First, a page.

• Kat Gupta’s research blog

    caution: may contain corpus linguistics, feminism, activism, LGB, queer and trans stuff, parrots, London

apologies for the lack of posting….

Oh dear, haven’t posted for a while. In the past ten days I’ve moved house, one of my pet rats had a lumpectomy and spay, I attended the NUS LGBT annual conference (where our LGBT Network won LGBT Society of the Year!) and I’ve been trying to compile my annual report. Tomorrow I’m going to a session on whether my thesis is publishable (hah), and on Wednesday I’ll be presenting at the annual Postgraduate Symposium in my department. Today I was “helped” with writing my annual report by Itchy, one of my housemate’s cats. His help seems to consist of purring and kneading my leg with his claws, but I’m not refusing any help I can get. At the moment, I would very much like it to be this time next week. Continue reading

Relevance

One of the questions that came up at the conference was the links between the women’s suffrage movement and protest movements today. There are a couple of points that I think are particularly interesting, although there are bound to be others. Diversity of the movement In any large protest movement there are going to be different factions, each with different ideologies, aims, motivations and so on. I’ve seen it first hand in the current anti-cuts movement, particularly within the student movement and even within the group in my university. This isn’t a bad comparison because I think both movements are issues-based and attract people of a huge range of political beliefs. There are things that unite us but these tend to be quite broad things – general opposition to education and welfare cuts, for example. The things that can be divisive are in the details – what action do we carry out? do we support occupation? is it okay to ally ourselves with trade union groups? communist groups? anarchist collectives? how do we organise ourselves? how do we make decisions? how do we respond to other groups and their campaigns? to whom do we express solidarity? These things are not… Continue reading

Exciting conference adventure

Okay, so I wasn’t expecting a tornado. I’m currently in Tuscaloosa, Alabama, in the US for Exploring the Boundaries and Applications of Corpus Linguistics. The sun is shining, the sky is blue, and the large quad outside the building is full of people clad in red being very excited about an American football game. Yesterday, however, the sky was black, the light was green and it was pouring with rain. Most of my fellow conference attendees were in the hotel lobby watching the news updates on the storm system when the tornado sirens sounded. I ended up sitting in the laundry room with some distinguished linguists, in the dark because the power had gone, and checking twitter updates because, mysteriously, the wireless internet was still functioning. There don’t seem to have been any serious injuries and the place seem relatively unscathed, but I think this has to be one of the more unexpected things to have happened to me at a conference! Anyone got any strange, unusual or bizarre conference stories? Continue reading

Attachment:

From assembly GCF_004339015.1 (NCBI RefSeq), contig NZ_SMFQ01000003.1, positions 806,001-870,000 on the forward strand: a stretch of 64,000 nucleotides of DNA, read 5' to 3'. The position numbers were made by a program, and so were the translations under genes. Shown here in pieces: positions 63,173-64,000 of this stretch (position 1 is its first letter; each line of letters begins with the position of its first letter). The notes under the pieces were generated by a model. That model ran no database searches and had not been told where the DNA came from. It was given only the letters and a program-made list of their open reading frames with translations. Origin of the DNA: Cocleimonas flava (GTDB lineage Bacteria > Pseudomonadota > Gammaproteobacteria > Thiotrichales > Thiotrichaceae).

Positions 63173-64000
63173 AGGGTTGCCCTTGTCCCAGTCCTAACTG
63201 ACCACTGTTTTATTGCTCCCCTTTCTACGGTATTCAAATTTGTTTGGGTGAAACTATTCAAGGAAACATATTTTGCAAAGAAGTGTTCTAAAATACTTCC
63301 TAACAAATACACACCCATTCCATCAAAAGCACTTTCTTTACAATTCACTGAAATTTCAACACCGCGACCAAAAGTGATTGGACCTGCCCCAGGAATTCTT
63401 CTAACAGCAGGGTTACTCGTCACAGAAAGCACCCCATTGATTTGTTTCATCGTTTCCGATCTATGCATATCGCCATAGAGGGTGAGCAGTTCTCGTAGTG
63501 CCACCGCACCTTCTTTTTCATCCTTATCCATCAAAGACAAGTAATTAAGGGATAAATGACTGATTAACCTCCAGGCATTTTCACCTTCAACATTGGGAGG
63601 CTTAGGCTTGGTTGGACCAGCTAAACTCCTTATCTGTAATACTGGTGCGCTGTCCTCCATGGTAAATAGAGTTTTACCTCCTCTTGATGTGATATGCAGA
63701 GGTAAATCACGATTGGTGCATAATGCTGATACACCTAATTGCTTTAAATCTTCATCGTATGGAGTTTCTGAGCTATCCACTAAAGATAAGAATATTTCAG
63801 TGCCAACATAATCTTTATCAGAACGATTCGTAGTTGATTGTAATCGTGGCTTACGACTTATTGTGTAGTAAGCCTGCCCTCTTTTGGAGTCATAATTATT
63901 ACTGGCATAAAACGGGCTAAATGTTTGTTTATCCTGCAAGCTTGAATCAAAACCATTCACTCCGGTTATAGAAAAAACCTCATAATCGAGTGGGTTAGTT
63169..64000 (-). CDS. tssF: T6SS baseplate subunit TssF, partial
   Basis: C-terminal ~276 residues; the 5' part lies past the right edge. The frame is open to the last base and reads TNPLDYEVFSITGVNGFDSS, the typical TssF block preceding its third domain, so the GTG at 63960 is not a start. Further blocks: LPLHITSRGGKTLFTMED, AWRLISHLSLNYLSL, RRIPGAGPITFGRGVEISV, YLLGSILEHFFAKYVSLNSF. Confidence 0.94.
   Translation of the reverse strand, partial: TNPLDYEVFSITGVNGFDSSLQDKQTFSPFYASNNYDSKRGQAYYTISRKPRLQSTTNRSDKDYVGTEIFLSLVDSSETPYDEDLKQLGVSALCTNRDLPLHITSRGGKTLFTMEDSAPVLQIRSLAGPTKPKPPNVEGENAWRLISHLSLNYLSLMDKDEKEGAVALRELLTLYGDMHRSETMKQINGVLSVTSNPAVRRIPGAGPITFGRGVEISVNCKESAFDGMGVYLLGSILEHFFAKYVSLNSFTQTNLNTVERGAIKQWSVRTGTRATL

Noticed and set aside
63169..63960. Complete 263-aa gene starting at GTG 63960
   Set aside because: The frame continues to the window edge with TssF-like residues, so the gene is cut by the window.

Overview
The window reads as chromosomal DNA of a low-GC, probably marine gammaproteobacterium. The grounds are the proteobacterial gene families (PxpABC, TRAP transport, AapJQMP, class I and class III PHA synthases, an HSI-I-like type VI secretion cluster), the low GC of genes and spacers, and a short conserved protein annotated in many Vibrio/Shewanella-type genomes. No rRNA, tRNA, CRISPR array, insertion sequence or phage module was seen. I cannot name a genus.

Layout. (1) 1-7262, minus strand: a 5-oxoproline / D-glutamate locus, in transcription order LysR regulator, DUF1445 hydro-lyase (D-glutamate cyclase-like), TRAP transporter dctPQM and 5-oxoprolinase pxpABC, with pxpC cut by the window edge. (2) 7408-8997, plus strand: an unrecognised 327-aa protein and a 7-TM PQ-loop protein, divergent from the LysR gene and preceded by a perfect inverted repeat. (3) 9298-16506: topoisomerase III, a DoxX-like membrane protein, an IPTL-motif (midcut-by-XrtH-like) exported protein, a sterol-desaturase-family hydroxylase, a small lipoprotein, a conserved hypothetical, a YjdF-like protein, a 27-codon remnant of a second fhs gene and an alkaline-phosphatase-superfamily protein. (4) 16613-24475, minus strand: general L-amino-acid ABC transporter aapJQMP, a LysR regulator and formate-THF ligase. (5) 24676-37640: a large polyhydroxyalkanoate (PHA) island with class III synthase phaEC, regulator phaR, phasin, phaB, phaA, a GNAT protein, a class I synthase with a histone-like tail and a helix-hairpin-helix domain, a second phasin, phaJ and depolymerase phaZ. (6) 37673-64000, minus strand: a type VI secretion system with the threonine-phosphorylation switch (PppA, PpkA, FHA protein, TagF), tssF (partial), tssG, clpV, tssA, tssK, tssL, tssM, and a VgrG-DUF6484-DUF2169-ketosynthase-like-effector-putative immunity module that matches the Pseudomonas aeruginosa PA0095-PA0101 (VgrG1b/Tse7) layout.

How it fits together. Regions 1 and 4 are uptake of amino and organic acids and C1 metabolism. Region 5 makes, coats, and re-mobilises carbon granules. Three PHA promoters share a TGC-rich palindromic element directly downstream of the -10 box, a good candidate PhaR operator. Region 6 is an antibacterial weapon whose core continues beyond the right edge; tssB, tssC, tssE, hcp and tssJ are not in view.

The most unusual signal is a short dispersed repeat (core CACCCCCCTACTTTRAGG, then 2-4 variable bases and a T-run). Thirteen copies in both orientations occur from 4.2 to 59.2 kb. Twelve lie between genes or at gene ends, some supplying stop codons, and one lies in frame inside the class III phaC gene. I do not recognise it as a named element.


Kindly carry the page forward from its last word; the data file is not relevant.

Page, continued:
Five (plus two) questions from Sophie

Sophie Duncan at Clamorous Voice thought it would be interesting to bring the five question meme to our academic or otherwise real-life blogs. She describes it as a “creative nonfiction thing…little snapshots of what’s going on with people” and well, how could I refuse an offer like that? So here goes, and if you would like five questions from me, comment and ask! What would you like to ask Christabel Pankhurst? I always get a bit nervous about “what would you ask [famous person]?” questions because I’m worried that I’ll be like I am in real life and gaze worriedly at them, realise I have no intelligent question or, indeed, response and blurt out something about paneer. So this takes place in an alternate universe where I a) can time-travel and b) am not totally useless at talking to people and c) am cool. At first I’d probably try to start off with vaguely academic questions, like her thoughts on direct action and how she’d gauge its success, what her intentions were in founding the WSPU and how these changed over time, her thoughts on the role of male suffragists, how she felt about the portrayal of the suffragist movement… Continue reading

Press understanding of the black bloc